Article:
• 7 Ways to Improve Your Memory

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  • It is very important for your brain to function normally. So here are some tips on how to Improve your Memory.

    brainBy Dr. Mercola

    It was once believed that brain function peaked during early adulthood and then slowly declined, leading to lapses in memory and brain fog during your golden years.

    Now it's known that our modern lifestyle plays a significant role in contributing to cognitive decline, which is why exposure to toxins, chemicals, poor diet, lack of sleep, stress, and much more can actually hinder the functioning of your brain.

    The flipside is also true in that a healthy lifestyle can support your brain health and even encourage your brain to grow new neurons, a process known as neurogenesis.

    Your brain's hippocampus, i.e. the memory center, is especially able to grow new cells and it's now known that your hippocampus regenerates throughout your entire lifetime (even into your 90s), provided you give it the tools to do so.

    These “tools” are primarily lifestyle-based, which is wonderful news. You don't need an expensive prescription medication or any medical procedure at all to boost your brain, and your memory. You simply must try out the following tricks to improve your memory.

    7 Lifestyle-Based Ways to Improve Your Memory

    1. Eat Right

    The foods you eat – and don't eat – play a crucial role in your memory. Fresh vegetables are essential, as are healthy fats and avoiding sugar and grain carbohydrates.

    For instance, curry, celery, broccoli, cauliflower, and walnuts contain antioxidants and other compounds that protect your brain health and may even stimulate the production of new brain cells.

    Increasing your animal-based omega-3 fat intake and reducing consumption of damaged omega-6 fats (think processed vegetable oils) in order to balance your omega-3 to omega-6 ratio, is also important. I prefer krill oil to fish oil, as krill oil also contains astaxanthin, which not only protects the omega-3 fats from oxidation but also appears to be particularly beneficial for brain health.

    Coconut oil is another healthful fat for brain function. According to research by Dr. Mary Newport, just over two tablespoons of coconut oil (about 35 ml or 7 level teaspoons) would supply you with the equivalent of 20 grams of medium-chain triglycerides (MCT), which is indicated as either a preventative measure against degenerative neurological diseases, or as a treatment for an already established case.

    2. Exercise

    Exercise encourages your brain to work at optimum capacity by stimulating nerve cells to multiply, strengthening their interconnections and protecting them from damage.

    During exercise nerve cells release proteins known as neurotrophic factors. One in particular, called brain-derived neurotrophic factor (BDNF), triggers numerous other chemicals that promote neural health, and directly benefits cognitive functions, including learning.

    A 2010 study on primates published in Neuroscience also revealed that regular exercise not only improved blood flow to the brain, but also helped the monkeys learn new tasks twice as quickly as non-exercising monkeys.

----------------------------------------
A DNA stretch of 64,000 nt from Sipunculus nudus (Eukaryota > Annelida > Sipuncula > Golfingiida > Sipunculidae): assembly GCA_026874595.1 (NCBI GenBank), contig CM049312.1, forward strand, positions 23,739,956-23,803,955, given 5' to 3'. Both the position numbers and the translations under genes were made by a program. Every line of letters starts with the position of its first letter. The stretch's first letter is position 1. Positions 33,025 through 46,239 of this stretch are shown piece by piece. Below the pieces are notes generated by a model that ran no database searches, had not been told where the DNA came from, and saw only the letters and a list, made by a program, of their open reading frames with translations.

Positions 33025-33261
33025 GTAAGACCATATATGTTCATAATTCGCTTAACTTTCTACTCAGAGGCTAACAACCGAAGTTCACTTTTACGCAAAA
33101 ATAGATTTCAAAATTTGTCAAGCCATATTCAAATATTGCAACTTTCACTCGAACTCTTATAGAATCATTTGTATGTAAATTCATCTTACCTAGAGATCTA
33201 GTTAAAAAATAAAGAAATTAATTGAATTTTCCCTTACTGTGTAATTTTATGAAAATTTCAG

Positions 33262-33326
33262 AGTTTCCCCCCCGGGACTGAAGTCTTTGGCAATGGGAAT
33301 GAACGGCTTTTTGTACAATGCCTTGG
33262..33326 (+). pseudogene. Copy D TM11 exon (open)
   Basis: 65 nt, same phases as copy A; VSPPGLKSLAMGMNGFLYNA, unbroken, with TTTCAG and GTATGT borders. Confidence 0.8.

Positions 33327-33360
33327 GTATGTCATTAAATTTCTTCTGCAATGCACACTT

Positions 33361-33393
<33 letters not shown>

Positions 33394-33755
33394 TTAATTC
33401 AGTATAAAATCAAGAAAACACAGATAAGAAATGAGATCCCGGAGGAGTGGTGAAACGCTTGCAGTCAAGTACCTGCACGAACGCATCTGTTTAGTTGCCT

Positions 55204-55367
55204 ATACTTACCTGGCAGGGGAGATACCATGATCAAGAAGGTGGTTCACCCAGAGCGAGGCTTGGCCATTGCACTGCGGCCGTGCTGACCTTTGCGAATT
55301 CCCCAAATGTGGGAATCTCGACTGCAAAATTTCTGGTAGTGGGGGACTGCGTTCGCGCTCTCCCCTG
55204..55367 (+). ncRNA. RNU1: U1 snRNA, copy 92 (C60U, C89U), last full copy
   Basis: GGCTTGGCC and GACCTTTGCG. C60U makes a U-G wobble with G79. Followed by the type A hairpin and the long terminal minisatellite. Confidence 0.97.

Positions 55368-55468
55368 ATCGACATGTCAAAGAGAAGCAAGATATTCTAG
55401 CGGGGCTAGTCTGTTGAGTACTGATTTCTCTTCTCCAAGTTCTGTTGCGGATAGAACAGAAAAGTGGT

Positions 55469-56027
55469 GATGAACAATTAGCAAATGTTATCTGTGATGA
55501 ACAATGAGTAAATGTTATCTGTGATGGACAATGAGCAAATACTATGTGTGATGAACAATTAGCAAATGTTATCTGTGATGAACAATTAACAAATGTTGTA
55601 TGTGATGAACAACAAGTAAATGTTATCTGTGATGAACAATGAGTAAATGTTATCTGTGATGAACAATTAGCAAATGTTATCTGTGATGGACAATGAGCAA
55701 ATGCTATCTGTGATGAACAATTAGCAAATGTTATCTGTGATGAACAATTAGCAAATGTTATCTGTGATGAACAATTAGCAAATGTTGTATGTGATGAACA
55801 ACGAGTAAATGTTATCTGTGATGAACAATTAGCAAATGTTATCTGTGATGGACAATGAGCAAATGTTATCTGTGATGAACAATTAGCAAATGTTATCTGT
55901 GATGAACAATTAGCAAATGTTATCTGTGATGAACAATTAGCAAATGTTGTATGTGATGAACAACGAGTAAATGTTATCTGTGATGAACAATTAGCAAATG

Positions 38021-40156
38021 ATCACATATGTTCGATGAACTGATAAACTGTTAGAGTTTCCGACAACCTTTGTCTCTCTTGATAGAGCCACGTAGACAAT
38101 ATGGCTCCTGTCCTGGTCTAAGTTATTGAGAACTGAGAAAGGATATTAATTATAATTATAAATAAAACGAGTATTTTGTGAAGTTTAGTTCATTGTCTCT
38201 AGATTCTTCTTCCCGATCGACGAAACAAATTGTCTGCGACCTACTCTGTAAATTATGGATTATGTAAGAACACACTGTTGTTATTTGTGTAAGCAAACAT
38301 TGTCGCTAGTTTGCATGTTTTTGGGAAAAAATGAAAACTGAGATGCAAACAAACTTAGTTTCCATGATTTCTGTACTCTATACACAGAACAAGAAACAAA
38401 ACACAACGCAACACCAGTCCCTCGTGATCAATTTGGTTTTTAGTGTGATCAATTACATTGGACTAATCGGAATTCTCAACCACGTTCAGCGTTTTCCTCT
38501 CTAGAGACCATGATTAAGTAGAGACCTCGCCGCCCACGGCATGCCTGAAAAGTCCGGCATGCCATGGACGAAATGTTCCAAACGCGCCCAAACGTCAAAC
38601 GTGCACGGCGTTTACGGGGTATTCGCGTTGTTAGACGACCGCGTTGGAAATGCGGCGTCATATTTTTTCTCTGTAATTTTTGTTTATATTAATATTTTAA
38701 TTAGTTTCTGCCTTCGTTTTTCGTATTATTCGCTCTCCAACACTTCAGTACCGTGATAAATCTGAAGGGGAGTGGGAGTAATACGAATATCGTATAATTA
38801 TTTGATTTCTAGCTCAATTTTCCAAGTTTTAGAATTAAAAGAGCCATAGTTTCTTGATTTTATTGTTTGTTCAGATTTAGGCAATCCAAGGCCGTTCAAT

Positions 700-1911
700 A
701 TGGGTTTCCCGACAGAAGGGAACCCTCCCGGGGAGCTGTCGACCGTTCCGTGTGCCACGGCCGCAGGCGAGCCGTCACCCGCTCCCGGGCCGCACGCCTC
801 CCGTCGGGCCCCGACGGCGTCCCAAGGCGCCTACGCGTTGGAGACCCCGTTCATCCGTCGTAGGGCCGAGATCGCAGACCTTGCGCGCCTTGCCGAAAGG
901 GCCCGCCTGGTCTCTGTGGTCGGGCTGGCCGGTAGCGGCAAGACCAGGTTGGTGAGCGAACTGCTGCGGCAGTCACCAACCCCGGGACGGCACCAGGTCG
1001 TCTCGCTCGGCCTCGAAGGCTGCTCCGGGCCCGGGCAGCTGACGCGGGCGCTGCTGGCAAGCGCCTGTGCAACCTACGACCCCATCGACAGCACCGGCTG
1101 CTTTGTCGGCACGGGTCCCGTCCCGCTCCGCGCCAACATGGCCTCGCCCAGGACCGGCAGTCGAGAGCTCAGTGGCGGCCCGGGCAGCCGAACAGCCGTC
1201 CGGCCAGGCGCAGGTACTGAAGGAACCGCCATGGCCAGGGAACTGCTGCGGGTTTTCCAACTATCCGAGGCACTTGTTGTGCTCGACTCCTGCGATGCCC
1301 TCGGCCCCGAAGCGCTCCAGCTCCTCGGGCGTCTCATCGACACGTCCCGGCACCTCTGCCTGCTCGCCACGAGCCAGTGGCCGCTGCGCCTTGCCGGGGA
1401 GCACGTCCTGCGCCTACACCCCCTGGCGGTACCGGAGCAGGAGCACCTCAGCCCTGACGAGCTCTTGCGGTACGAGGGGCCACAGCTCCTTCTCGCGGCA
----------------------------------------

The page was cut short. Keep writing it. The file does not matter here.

This is a benefit the researchers believe would hold true for people as well. In a separate one year-long study, individuals who engaged in exercise were actually growing and expanding the brain's memory center one to two percent per year, where typically that center would have continued to decline in size.

    To get the most out of your workouts, I recommend a comprehensive program that includes high-intensity interval exercise, strength training, stretching, and core work, along with regular intermittent movement.

    3. Stop Multitasking

    Used for decades to describe the parallel processing abilities of computers, multitasking is now shorthand for the human attempt to do simultaneously as many things as possible, as quickly as possible. Ultimately, multitasking may actually slow you down, make you prone to errors as well as make you forgetful.

    Research shows you actually need about eight seconds to commit a piece of information to your memory, so if you're talking on your phone and carrying in groceries when you put down your car keys, you're unlikely to remember where you left them.

    The opposite of multitasking would be mindfulness, which helps you achieve undistracted focus. Students who took a mindfulness class improved reading comprehension test scores and working memory capacity, as well as experienced fewer distracting thoughts.

    If you find yourself trying to complete five tasks at once, stop yourself and focus your attention back to the task at hand. If distracting thoughts enter your head, remind yourself that these are only “projections,” not reality, and allow them to pass by without stressing you out. You can then end your day with a 10- or 15-minute meditation session to help stop your mind from wandering and relax into a restful sleep.

     

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